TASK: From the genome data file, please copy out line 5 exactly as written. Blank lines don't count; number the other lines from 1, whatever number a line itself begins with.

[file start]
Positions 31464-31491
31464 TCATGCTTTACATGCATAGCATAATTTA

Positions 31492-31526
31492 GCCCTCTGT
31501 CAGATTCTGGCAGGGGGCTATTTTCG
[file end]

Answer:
31501 CAGATTCTGGCAGGGGGCTATTTTCG